Uttara Rangarajan | 21 January, 2019
Art museums have long been an elite space, subsumed within hierarchies of colour and class while displaying work made for the rich and powerful. Western art has traditionally worked from within the colonial gaze to present whiteness as the norm, to invisibilise or stereotype people of other ethnicities. In the modern era, as people from around the world strive to break free of these categories, one of the most powerful challenges to western iconography has emerged from music videos which reinvent and undermine the Eurocentricism of western art.
“Apeshit” by Jay-Z and Beyoncé stands at the forefront of this novel trend. Shot in the Louvre, a space lavish, extravagant and brimming with colonial wealth, the video populates the museum with people of colour, portraying them in ways that contrast with the art that forms the background. Dressed in complementary suits, their confident, almost defiant expressions issue a challenge to the world. Their brazen positioning in front of one of the most famous paintings in the western world, Da Vinci’s “Mona Lisa,” breaks down the boundaries of the museum as an all white space, and reiterates their claim to its power. The video is littered with such images, and writes people of colour into a history dominated and framed by white Europeans. Beyoncé’s placement in front of classical statues likens her to the Greek and Roman goddesses they represent, reinventing the normative ideals of white centric beauty.
Other artists have drawn on similar themes in their music videos; in the video for her song, “Dust My Shoulders Off,” Chinese singer-songwriter Jane Zhang literally paints herself into the works of famous western artists. Zhang assumes the role of the woman from Vermeer’s “Girl With a Pearl Earring” as part of a completely different painting where she dances in a field and hops into a car, all while mouthing the words of her irreverent and catchy song. This melds into the next scene where, as the young woman from Andrew Wyeth’s “Christina’s World,” she shoots a grenade launcher at the same car. Her video shakes up many of the paintings considered behemoths of western tradition, not only by inserting a Chinese woman into their midst but by making them a part of a comic spectacle. In Zhang’s video, “The Scream” is memory wiped by the men in black (of the 1997 film), and the figures in Georges-Pierre Seurat’s iconic “A Sunday Afternoon on the Island of La Grande Jatte” start bopping along to her music. A Chinese woman thus playfully reinvents and repurposes western traditions, making them the humorous backdrop to a lighthearted song about her life.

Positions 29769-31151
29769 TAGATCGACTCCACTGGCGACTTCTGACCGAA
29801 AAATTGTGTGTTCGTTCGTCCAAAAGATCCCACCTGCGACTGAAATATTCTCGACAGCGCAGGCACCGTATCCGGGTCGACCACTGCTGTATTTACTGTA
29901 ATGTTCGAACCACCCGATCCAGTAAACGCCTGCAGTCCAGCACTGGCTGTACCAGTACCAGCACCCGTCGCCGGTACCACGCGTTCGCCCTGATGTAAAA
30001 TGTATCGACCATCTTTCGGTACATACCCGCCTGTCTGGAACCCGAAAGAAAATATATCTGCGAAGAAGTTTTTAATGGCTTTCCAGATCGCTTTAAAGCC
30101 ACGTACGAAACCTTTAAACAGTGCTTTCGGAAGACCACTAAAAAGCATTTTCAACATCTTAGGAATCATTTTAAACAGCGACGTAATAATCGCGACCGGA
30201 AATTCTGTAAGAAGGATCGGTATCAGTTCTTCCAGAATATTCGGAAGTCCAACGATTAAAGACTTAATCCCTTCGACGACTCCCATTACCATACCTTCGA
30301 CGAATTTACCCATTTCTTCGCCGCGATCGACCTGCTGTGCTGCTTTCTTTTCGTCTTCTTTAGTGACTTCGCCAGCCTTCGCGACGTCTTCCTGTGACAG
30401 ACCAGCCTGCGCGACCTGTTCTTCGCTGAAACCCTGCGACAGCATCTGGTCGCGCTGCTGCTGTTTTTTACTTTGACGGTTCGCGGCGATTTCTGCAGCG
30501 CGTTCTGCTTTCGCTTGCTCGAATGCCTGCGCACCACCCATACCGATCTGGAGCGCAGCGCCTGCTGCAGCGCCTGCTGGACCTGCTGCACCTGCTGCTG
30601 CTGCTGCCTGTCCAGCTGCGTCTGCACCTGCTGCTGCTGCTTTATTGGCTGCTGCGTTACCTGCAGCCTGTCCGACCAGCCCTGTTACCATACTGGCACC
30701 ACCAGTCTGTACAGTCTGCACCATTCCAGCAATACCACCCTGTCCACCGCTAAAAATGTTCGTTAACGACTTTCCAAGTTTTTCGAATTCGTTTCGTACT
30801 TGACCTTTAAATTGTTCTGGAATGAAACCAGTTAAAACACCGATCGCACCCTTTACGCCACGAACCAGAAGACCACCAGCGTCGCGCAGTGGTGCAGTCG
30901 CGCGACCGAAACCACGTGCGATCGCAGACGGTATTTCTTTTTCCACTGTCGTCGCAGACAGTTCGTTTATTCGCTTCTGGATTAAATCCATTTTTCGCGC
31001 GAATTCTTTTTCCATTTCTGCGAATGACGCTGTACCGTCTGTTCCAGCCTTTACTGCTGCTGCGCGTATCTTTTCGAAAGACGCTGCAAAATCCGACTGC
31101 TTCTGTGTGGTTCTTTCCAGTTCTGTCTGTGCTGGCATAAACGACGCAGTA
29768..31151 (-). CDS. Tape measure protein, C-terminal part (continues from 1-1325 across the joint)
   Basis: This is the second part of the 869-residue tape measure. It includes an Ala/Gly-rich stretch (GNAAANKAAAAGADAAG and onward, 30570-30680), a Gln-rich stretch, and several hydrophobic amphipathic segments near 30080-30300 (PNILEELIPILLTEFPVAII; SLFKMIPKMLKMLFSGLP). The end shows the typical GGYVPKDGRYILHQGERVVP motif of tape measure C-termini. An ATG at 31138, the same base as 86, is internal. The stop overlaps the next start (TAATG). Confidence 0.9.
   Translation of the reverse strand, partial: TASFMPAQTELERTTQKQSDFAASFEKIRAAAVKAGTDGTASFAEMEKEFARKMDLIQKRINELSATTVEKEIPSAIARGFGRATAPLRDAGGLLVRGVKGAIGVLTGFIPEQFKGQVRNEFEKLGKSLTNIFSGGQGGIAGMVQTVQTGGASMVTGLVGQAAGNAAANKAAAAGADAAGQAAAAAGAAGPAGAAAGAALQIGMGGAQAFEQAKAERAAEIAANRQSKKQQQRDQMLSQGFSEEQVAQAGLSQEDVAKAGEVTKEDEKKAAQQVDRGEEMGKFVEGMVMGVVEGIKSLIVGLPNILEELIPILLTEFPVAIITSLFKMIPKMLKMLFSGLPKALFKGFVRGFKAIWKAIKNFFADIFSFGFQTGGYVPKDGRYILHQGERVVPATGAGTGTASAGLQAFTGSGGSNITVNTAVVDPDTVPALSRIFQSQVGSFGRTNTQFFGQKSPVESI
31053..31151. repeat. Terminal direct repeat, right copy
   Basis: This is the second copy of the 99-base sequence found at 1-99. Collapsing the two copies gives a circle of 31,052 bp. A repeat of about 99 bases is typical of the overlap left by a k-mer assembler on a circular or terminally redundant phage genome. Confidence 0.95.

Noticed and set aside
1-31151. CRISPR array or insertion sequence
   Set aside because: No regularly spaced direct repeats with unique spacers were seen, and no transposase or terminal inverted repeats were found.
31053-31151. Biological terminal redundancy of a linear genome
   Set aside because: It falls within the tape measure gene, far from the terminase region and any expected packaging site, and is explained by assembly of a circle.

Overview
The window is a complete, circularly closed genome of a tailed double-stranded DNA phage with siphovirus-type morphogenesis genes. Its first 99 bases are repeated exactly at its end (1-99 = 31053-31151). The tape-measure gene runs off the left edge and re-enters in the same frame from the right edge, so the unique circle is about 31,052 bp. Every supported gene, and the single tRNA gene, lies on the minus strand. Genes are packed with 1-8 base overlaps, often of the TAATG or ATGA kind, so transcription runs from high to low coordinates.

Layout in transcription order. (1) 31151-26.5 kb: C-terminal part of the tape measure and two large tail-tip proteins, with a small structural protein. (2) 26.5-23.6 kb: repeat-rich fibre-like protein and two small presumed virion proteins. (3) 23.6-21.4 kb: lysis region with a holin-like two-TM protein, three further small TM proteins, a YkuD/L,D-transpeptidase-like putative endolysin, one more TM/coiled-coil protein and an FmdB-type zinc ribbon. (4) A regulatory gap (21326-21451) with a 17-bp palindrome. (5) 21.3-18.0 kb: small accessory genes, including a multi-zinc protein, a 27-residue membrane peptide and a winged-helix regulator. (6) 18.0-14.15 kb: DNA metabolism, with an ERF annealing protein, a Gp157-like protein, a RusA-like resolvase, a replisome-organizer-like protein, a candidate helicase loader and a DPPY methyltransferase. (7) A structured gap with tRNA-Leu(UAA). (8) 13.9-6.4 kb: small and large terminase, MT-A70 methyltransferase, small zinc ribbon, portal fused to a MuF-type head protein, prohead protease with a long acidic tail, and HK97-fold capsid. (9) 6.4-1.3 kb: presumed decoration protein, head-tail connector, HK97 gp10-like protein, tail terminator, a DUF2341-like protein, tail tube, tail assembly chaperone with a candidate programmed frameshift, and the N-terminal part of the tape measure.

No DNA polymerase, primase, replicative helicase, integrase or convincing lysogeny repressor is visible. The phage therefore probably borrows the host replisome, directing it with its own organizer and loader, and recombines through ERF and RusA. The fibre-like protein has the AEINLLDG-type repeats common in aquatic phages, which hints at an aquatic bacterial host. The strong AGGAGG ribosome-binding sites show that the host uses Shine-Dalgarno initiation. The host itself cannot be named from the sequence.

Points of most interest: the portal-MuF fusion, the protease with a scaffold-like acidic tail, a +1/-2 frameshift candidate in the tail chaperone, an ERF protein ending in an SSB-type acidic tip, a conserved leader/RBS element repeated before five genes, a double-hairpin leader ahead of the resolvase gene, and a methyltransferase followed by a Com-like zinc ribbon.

Accordingly, Ariana Grande’s “God is a Woman” not only portrays her as an all powerful deity playing with cosmic forces but positions her against backdrops that seem to be inspired by the works of female painters. Patricia Cordero pinpoints at least six artists, including Georgia O’Keefe and Tamara De Lempicka, whose art influenced images in “God is a Woman.” An interesting shot which places a miniscule Grande directly below a woman’s giant widespread legs, with feet clad in wickedly high stilettos, seems to be a fun take on Frida Kahlo’s “My Birth.” The lyrics of Grande’s song reinvents the male God of the Abrahamic tradition, most powerfully in the closing shot of the video which depicts a feminist reimagining of Michelangelo’s “The Creation of Adam.” While Grande, of course, plays God, Adam is pictured as a black woman, and the surrounding figures include many women of colour.
Music videos, a relatively novel art form with their combination of sound, imagery and movement, are proving to be a powerful tool in the hands of communities that have long been relegated to an inferior position within western artistic traditions. This medium is yet to be fully explored and contains numerous paths for future artistic developments.
I’m currently pursuing a masters in Literature and Modernity at the University of Edinburgh. I’m particularly interested in postcolonial and feminist theory and perspectives and widening the focus of literary studies to include more diverse voices.
Edited by: Devika and Maryam Ahmed.